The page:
General aviation in the United Kingdom
has been defined as a civil aircraft
operation other than a commercial air transport
flight operating to a schedule. Although the International Civil Aviation Organization
excludes any form of remunerated aviation from its definition, some commercial operations are often included within the scope of general aviation in the UK
. The sector operates business jets
and jet-engined fixed-wing aircraft
of all descriptions, and lighter than air
craft. Public transport operations include business (or corporate) aviation and air taxi
services, and account for nearly half of the economic contribution made by the sector. There are 28,000 Private Pilot Licence
holders, and 10,000 certified glider pilots
. Although GA operates from more than 1,800 aerodromes
and landing sites, ranging in size from large regional airports
to farm strips, over 80 per cent of GA activity is conducted at 134 of the larger aerodromes. GA is regulated by the Civil Aviation Authority
, although regulatory powers are being increasingly transferred to the European Aviation Safety Agency
. The main focus is on standards of airworthiness
and pilot licensing
, and the objective is to promote high standards of safety.
The Supermarine Spitfire was a single-seat fighter used by the RAF and many Allied countries in World War II.
Produced by Supermarine, the Spitfire was designed by R.J. Mitchell, who continued to refine it until his death from cancer in 1937. The elliptical wing had a thin cross-section, allowing a faster top speed than the Hurricane and other contemporary designs; it also resulted in a distinctive appearance. Much loved by its pilots, the Spitfire saw service during the whole of World War II, in all theatres of war, and in many different variants.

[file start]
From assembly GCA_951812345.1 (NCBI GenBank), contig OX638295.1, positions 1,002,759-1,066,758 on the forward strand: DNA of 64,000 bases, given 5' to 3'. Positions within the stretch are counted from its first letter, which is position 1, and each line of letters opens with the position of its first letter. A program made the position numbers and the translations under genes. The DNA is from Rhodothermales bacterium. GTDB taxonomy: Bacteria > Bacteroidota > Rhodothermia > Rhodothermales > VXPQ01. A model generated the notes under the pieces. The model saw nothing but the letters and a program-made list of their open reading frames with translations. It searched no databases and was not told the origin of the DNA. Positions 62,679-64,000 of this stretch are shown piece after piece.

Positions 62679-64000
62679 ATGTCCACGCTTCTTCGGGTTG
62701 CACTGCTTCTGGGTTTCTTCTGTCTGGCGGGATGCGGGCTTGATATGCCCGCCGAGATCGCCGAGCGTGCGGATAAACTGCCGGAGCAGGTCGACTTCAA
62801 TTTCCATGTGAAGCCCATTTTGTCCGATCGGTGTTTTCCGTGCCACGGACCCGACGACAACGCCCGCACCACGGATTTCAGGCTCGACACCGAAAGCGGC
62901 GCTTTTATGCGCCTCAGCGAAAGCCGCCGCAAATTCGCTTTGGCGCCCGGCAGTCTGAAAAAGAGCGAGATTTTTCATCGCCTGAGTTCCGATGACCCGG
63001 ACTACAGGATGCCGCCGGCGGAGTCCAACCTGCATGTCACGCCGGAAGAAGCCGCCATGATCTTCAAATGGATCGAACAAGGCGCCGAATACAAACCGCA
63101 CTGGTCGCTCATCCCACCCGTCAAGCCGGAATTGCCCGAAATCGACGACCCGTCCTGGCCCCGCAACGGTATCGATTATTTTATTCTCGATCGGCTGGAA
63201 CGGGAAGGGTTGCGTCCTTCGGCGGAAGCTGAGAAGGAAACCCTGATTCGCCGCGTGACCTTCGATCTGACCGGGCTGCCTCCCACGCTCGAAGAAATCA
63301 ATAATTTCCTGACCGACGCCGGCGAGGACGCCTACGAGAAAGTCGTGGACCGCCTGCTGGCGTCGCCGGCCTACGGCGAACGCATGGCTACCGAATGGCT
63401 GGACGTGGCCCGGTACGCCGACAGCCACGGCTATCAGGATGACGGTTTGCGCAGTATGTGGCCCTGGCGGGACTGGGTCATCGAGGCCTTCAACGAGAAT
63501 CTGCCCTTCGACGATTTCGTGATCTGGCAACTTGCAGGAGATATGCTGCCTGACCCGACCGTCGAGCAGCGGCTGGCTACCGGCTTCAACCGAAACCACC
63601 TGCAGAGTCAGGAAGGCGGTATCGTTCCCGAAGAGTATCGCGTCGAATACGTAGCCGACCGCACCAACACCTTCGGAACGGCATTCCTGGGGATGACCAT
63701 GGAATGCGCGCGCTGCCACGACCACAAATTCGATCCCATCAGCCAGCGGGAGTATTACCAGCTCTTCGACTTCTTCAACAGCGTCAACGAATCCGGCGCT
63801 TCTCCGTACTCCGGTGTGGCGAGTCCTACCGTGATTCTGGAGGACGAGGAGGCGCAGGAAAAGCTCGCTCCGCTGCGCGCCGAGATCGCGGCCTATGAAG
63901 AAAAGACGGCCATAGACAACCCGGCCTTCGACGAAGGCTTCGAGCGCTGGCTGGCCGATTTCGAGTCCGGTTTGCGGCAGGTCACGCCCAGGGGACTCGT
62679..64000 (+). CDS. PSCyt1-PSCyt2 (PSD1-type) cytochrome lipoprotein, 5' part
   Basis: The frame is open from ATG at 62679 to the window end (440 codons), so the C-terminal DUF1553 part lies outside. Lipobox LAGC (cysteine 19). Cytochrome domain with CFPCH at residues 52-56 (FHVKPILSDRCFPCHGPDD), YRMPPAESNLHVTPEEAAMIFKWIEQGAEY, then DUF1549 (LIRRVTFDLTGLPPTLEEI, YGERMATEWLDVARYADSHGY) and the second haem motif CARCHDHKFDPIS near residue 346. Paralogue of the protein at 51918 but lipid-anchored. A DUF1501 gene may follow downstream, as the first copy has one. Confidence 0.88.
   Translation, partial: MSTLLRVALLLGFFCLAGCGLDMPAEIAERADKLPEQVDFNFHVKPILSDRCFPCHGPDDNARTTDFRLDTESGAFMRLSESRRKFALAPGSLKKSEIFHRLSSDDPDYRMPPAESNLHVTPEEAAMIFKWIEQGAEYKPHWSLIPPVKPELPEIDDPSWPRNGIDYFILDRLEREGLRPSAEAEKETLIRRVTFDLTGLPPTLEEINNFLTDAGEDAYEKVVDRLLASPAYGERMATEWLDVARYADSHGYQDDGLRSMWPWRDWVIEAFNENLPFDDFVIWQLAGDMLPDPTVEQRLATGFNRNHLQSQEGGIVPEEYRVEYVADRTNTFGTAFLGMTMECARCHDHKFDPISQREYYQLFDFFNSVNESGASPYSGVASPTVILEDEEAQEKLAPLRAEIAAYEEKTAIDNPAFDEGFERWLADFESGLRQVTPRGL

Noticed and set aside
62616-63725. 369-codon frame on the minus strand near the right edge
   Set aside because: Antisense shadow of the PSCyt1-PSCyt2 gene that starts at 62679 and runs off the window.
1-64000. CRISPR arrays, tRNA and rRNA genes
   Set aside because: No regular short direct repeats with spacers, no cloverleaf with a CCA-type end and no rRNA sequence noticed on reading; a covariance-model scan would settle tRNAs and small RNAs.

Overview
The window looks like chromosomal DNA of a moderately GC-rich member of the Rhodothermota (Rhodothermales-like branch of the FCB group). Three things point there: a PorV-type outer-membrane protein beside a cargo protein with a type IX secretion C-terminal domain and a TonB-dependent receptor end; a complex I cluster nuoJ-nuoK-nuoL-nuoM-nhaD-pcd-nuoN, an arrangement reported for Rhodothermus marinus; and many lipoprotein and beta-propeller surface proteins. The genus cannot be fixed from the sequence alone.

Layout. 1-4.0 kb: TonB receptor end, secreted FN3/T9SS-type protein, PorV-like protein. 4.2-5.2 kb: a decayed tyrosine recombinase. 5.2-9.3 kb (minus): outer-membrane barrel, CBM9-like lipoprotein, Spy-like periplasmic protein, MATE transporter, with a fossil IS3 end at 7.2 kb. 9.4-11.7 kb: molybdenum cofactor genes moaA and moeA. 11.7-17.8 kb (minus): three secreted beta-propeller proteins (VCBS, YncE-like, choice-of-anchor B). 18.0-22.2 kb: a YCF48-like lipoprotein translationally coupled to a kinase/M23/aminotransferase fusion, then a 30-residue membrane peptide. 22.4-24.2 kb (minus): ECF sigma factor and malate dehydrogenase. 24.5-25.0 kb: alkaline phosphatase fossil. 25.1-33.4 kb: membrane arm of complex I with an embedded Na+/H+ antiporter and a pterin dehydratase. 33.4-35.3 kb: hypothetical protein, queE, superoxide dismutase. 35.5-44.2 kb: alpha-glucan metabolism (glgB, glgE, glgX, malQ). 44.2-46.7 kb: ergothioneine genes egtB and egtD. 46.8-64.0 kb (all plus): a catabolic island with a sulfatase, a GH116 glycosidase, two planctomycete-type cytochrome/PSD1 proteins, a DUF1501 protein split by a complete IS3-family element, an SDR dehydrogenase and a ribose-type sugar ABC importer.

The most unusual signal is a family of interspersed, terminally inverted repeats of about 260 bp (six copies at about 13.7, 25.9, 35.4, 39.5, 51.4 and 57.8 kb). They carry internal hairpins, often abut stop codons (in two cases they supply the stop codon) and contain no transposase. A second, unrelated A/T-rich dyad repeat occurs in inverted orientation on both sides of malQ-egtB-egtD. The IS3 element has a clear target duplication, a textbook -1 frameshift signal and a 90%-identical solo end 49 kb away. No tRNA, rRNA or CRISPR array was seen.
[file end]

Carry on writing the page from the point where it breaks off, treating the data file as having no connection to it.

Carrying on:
More than 20,300 examples of all variants were built, including two-seat trainers, with some Spitfires remaining in service well into the 1950s. It was the only fighter aircraft to be in continual production before, during and after the war.
The aircraft was dubbed Spitfire by Sir Robert MacLean, director of Vickers (the parent company of Supermarine) at the time, and on hearing this, Mitchell is reported to have said, "...sort of bloody silly name they would give it." The word dates from Elizabethan times and refers to a particularly fiery, ferocious type of person, usually a woman. The name had previously been used unofficially for Mitchell's earlier F.7/30 Type 224 design.
The prototype (K5054) first flew on March 5, 1936, from Eastleigh Aerodrome (later Southampton Airport). Testing continued until May 26, 1936, when Mutt Summers (Chief Test Pilot for Vickers (Aviation) Ltd.) flew K5054 to Martlesham and handed the aircraft over to Squadron Leader Anderson of the Aeroplane & Armament Experimental Establishment (A&AEE).
- Length: 29 ft 11 in (9.12 m)
- Wingspan: 36 ft 10 in (11.23 m)
- Height: 12 ft 8 in (3.86 m)
- Number Built: 20,351 (excluding Seafires)
- Maximum speed: 330 knots (378 mph, 605 km/h)
- Maiden flight: March 5, 1936
- Powerplant: 1× Rolls-Royce Merlin 45 supercharged V12 engine, 1470 hp at 9250 ft (1096 kW at 2820 m)